Space: The final frontier?

So much great media today, it’s a real difficulty to choose, but I have to say the idea that’s stuck with me most today is Ian Morris’ talk to the Long Now Foundation ‘Why the West Rules – For Now.’

The Long Now Foundation puts on regular seminars called Seminars About Long-term Thinking (SALT), which is one of many reasons I’m looking forward to my upcoming move to San Francisco. They’ve had notables like Neil Ferguson, J Craig Venter, Ray Kurzweil and others in the business of creating great ideas come and speak their piece, all under the hospitality of Stuart Brandt, 10,000 year planner.

Ian Morris focused his talk on his theory of why certain civilizations have become dominant and later fallen away. He starts the talk by contrasting the two primary camps in history: the ‘accident’ group, which believes that it is only random chance that moves some societies into and out of prominence; and the ‘determinism’ group, which believes the West has dominated due to the superiority of our ancestors, the ancient Greeks. As is standard these days, Morris tosses aside both ideas as wrong and suggests that it is geography that picks the winners, and then the winners that reshape meaningful geography thus restarting the cycle.

His examples do well to prove his point. Forgive me for paraphrasing here but…

Initial geography led to an ease of domestication by some cultures, while others like Mesopotamia were unable to take advantage of steady rains. Eventually though, Mesopotamians and Egyptians figured out irrigation which led to even greater growth and sophistication. As the world focused on these regions, the fringes of the world were able to leverage the transport possibility of rivers and later seas like the Mediterranean to create greater prosperity. As the Greeks and then Romans rose, power became focused on the Med and Europe, leaving obscure Britain and Spain out. But studies to improve sea travel continued until ocean-travel was possible, and being least-invested in status quo and most able to take advantage of the ocean, these powers found greater wealth in expanding trade. But as their manufacturing was being supplanted by slaves in other countries, Britain focused on improving productivity leading to the Industrial Revolution. As America adopted these new technologies with its natural wealth, they became able to take advantage of the Pacific Ocean’s potential for trade, surpassing the European powers in trade abilities. This opening of the Pacific has pulled the East back into the equation, allowing them to adopt the best commercial and industrial practices of the world with none of the associated baggage, to begin its move to eclipse the West.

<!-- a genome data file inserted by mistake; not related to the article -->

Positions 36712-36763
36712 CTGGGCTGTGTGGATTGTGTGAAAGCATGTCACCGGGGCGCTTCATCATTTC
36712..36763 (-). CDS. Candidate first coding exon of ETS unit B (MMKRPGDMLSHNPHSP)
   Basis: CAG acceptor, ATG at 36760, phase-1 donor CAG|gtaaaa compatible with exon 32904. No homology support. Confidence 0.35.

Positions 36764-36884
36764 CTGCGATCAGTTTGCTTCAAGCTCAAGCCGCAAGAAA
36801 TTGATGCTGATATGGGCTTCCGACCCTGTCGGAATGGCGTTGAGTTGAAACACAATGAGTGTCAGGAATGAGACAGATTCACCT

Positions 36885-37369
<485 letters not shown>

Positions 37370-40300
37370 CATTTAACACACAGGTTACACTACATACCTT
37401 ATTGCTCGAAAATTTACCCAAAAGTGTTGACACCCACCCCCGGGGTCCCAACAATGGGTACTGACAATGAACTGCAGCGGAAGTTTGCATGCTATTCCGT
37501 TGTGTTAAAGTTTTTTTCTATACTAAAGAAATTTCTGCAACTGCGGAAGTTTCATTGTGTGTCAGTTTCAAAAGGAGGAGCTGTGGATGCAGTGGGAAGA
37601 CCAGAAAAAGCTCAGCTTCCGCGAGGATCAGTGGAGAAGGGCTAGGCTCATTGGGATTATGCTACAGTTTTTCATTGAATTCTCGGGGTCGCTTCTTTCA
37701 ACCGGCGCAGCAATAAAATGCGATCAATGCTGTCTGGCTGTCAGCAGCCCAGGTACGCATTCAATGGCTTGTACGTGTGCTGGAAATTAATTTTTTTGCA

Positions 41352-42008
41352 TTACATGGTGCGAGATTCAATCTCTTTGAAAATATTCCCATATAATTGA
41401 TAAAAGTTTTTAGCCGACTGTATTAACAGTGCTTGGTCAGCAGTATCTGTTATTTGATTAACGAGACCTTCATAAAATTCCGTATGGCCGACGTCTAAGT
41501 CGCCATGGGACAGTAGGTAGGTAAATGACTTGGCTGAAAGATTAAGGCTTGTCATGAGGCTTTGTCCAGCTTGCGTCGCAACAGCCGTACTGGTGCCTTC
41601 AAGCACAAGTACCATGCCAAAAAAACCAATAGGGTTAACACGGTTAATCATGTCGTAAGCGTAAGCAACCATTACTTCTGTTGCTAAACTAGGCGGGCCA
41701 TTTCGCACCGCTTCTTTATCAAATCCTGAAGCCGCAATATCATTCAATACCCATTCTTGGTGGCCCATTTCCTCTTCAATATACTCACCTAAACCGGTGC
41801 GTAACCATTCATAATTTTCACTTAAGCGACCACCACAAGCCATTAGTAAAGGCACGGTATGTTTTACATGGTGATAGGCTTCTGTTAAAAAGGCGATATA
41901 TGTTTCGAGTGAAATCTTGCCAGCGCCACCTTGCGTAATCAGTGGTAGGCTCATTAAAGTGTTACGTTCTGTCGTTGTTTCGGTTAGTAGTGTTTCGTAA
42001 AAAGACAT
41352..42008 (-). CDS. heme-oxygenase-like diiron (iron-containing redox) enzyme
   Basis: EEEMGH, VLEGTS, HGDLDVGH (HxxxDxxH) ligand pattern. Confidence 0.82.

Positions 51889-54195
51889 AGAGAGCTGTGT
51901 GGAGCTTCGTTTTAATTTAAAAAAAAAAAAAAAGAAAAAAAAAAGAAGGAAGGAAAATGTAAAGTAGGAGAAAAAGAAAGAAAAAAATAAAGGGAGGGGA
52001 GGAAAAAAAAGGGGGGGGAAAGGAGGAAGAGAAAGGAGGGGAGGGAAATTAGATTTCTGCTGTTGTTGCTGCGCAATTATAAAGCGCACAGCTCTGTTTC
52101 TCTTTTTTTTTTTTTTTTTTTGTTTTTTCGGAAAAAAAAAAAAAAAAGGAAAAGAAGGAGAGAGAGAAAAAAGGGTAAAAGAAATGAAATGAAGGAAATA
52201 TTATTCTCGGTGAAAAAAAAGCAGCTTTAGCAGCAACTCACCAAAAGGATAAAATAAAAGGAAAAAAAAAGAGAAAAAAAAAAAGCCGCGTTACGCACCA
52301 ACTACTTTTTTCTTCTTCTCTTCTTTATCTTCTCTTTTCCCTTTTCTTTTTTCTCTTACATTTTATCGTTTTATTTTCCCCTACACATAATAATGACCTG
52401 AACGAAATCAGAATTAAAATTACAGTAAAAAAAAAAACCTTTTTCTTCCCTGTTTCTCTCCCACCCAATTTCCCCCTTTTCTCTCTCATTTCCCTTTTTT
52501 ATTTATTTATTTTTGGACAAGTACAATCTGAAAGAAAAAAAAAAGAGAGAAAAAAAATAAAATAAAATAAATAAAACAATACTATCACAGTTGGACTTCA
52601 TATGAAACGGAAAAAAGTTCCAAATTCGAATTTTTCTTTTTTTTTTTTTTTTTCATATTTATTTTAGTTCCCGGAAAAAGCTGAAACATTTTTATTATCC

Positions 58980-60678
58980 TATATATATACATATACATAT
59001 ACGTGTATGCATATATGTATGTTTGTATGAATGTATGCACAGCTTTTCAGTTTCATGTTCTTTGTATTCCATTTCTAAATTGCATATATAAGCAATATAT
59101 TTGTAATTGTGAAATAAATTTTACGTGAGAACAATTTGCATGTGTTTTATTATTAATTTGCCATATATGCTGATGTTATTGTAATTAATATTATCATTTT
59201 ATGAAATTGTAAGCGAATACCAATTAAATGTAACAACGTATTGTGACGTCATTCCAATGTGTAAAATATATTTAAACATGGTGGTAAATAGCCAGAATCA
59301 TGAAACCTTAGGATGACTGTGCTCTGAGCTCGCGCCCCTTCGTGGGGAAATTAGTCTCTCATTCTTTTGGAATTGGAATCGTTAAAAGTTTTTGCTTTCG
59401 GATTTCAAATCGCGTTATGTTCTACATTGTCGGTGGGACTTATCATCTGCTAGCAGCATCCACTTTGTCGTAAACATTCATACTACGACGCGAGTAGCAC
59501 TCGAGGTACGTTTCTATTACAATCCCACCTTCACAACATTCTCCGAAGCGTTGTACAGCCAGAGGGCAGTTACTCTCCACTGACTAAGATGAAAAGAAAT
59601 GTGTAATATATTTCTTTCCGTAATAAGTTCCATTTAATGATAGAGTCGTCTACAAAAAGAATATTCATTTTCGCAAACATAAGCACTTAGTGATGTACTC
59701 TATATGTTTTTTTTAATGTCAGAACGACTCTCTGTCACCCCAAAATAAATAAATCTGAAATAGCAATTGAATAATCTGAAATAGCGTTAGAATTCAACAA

In short, at every stage, it is the group at the fringe, with the least invested in the current power-generating strategy, that turns a geographical barrier into a bonus (often a trade route). Whether it be learning to navigate open waters or using rivers as highways, these fringe societies quickly become the new centers of the world.

In my opinion, he does a poor job contrasting the parallel evolution of East and West. Why did China reach a zenith during the river/sea navigation and not increase scientific study to create ocean travel? Jared Diamond’s Guns, Germs and Steel did a much better job of both explaining the origin of these societies but explaining the importance of small barriers that allow trade but prevent united societies. Further along this criticism, why did Britain and not Spain remain committed to its ocean empire, is that just random? Why did Germany upgrade their industry to surpass the British instead of Italy or the Ottoman Empire? All of three were out of the spotlight, what barrier favored German ingenuity?

This is not to say that I did not enjoy or do not agree with Morris’ thesis, merely that I find it wanting for answering the very questions he asks. In one sense, he is correct that technology rapidly spreads and creates a destabilizing force, allowing forgotten groups to turn obstacle into stepping stone. His prediction that the East’s ability to adopt the good parts of Western capitalism/industrialization and surge ahead seem realistic as most nations when left with nothing but the will to modernize make staggering leaps given the lack of established interests (witness Germany and Japan’s triumphs after WWII devastated the countries).

I was sad nobody brought up the internet, an astonishing new mode of commerce and idea exchange! America’s dominance of this information frontier surely was driven by the same forces that drove British industrialization: a need for greater productivity in light of cheaper, outside entities.

It all leads me to wonder what’s really next. There are no more physical oceans. In the Q&A of the talk Morris responds to thoughts on adjusting to climate change and dodges a space question. It is my opinion that space is our next ocean in this context. The forgotten nation with no interest in defending the status quo will ultimately take advantage of the great resources. The resources are everything from mining rights on asteroids to technological advances that come with increased experience navigating this realm. Five or ten years ago I would’ve thought China the leading candidate, but increasingly they are seeking not to redefine the world but merely to claw their way to the top of the status quo. Perhaps an energy-rich and resource-conscious power like Brazil or Australia will start reaching out to mine the closest asteroids. An offer of a tax-free yield to the first company that mines ore from a near earth object within X years would certainly be a huge incentive as many of these asteroids contain more gold than currently in circulation (as well as other minerals).

Media type: Podcast
From: Seminars About Long-term Thinking
Title: “Why the West Rules – For Now”
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